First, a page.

Thanks to their early roots in racing, the world’s great car brands are intrinsically associated with signature colors. Porsches are iconic in silver, Jaguars are evocative in British Racing Green, and Ferraris are emotionally linked to Rosso corsa—aka, “racing red.”
And then there’s McLaren.
While famous in racing circles, the British brand is a bit of an outlier in the exotic car world. The manufacturer savored a slew of wins in the ruthlessly competitive realm of Formula 1 racing, but with only four road going models to company’s credit, is a plucky new kid on the high-end sports car block.
That said, McLaren’s storied past (and its associated colorway) play a powerful role in reinforcing the brand’s street cred among the microcosm of moneyed supercar consumers—and is why you’ll always see McLaren models available in several shades of orange. McLaren’s signature orange debuted in 1967 to “pop” on American television sets, and the hue—later dubbed Papaya Orange—became instantly recognizable to hardcore race fans, standing out in the field of primary colors with its own succulent shade.
During the press launch of McLaren’s latest six-figure toy in Andalusia, we had the pleasure of meeting Anna-Louise Clough, the person responsible for selecting the brand’s colors and surface treatments. Clough is a soft-spoken designer-y type, about as far removed from the rough and tumble world of high dollar car manufacturing as you could imagine. She’s much more likely to describe the characteristics of aluminum flake paint—from a fine, silky, liquid-metal finish to larger, “crunchier” metallic and xirallic microtextures, which create tiny, rainbow-like glints—than she is to rattle on about engine outputs and power-to-weight ratios. Which we love.
A graduate of automotive design from Coventry University, Clough is gravitationally drawn toward color and texture. Case in point: The first time I met her, she was carefully inspecting pink wisteria the hotel garden. “I research a lot of architecture, fashion, and product design,” she later told me. “I’m like a little sponge just absorbing everything that’s going on.”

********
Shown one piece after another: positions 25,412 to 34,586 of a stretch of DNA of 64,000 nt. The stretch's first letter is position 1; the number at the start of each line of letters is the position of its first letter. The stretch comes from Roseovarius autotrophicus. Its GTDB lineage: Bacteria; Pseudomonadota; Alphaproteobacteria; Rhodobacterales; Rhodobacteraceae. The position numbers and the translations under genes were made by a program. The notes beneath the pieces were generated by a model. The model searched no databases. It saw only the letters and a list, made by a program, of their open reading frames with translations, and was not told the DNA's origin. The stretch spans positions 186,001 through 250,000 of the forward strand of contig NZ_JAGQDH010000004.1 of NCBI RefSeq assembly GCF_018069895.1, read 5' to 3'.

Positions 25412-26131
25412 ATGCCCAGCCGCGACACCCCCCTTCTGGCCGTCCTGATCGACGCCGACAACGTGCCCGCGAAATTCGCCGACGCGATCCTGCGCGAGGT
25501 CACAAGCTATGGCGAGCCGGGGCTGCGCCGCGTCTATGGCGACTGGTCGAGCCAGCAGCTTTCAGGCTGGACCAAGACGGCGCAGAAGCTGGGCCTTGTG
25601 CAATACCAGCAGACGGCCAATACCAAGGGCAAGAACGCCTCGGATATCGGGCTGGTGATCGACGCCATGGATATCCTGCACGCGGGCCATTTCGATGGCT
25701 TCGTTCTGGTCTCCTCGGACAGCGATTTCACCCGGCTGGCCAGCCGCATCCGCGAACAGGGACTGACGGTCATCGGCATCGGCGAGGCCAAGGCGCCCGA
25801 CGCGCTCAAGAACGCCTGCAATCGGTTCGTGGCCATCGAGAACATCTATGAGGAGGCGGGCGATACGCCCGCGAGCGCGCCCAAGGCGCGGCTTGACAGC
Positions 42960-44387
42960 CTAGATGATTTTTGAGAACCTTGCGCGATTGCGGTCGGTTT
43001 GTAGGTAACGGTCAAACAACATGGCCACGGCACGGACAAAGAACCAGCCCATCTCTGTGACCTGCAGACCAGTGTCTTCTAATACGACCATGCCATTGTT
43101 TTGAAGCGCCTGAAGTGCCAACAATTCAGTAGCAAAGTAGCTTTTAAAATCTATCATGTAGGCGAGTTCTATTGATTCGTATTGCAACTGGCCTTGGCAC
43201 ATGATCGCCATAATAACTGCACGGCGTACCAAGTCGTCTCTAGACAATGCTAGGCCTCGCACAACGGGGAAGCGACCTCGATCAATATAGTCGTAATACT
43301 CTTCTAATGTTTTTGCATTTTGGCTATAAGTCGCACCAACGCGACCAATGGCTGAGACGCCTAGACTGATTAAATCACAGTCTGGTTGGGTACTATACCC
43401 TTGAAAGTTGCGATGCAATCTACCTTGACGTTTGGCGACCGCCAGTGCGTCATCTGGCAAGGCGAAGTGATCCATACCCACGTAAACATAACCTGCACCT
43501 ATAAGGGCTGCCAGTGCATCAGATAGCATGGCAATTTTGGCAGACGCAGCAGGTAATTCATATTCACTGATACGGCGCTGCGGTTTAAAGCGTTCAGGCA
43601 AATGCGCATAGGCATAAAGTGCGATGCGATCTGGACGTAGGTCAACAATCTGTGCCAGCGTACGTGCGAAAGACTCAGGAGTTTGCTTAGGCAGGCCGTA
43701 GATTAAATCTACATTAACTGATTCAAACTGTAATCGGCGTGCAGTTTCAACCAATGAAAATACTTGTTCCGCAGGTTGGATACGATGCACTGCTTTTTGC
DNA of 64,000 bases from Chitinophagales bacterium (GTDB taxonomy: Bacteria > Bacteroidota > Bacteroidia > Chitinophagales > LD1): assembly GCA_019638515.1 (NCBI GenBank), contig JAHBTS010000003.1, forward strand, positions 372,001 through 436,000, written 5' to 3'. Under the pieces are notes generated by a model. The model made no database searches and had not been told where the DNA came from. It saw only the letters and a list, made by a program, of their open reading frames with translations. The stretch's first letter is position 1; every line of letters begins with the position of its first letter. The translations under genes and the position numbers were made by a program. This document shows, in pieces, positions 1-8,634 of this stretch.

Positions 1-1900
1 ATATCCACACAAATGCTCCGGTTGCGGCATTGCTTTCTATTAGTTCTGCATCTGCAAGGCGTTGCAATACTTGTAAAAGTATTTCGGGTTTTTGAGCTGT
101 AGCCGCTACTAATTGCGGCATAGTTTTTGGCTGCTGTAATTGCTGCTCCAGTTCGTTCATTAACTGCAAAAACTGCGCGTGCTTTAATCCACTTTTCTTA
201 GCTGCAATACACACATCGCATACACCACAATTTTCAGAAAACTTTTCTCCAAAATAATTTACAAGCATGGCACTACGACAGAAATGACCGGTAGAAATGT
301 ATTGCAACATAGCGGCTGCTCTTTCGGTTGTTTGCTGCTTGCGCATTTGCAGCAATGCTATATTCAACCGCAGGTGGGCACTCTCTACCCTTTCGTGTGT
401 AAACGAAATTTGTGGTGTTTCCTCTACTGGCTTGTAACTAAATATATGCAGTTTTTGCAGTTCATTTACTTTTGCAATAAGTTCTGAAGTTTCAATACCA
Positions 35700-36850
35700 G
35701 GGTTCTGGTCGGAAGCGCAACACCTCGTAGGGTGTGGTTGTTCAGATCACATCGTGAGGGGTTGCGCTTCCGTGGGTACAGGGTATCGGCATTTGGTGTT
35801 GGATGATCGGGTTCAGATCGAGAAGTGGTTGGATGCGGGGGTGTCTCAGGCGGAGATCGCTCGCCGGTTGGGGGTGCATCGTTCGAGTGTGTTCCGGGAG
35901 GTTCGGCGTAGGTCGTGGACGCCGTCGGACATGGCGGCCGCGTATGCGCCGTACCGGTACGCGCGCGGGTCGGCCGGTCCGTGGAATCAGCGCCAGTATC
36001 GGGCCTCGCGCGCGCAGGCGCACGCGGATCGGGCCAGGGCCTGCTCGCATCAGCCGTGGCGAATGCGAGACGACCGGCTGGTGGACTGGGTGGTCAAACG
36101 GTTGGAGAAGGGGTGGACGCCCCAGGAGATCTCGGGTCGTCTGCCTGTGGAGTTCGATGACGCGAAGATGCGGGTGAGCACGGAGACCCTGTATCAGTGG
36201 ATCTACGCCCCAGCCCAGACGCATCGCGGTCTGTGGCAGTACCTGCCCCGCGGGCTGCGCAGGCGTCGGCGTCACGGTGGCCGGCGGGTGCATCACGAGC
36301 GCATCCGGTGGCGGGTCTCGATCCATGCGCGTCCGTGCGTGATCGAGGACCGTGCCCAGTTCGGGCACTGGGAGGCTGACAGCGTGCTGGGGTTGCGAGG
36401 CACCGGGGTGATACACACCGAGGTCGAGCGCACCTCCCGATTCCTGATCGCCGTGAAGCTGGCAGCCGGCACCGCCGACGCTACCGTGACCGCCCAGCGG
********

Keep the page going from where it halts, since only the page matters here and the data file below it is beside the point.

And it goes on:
Anna-Louise Clough. Photograph courtesy Basem Wasef
The sensual acuity makes her ideally suited to McLaren’s design studios, where she makes it her business to fine tune the brand’s modernist aesthetics and ensure they have their finger on the pulse of the moment via its off-the-rack color palette (which currently consists of eighteen hues). She also manages the MSO (McLaren Special Operations), a custom-order service that enables customers to match their vehicle to their nail polish or shoe color.
So strong is the cultish fanaticism for Papaya Orange among McLaren fans that one customer special ordered an exterior and interior completely decked out in the shade— from the roof and air vents to virtually every touchable surface. “We told him that reflections could be an issue [from the bright colored surfaces],” Clough says, “But he was quite happy to wear sunglasses.” The customer’s sole concession? The carpet, which McLaren advised should be black in order to ground the sea of orange.
Equally as important as creating new and exciting colors for the brand’s supercars (which can run in excess of $1 million) is ensuring that fresh shades of orange keep the brand’s past alive. Clough agrees that updating McLaren’s range of available colors sometimes feels like maintaining a household of children—with orange as the perennial favorite. “When somebody needs a holiday and a bit of a refresh… it’s fun to see the [old and new] colors next to each other,” she says.
As for McLaren’s ever evolving hue, Volcano Orange was recently complemented with a new shade called Tarocco Orange, which skews a tad towards the yellow spectrum and gives the radically styled 650S and 650S Spider models a decidedly different road presence. The shade lends McLaren’s offerings a more refined and contemporary feel across the board, offering an aesthetic upgrade that mirrors the performance improvements that have swept across the brand’s product lineup.
While breakneck technological advances are sure to create wilder, quicker, and better handling supercars, creative forces like Anna-Louise Clough will ensure that in the future, they look every bit as fast as they drive.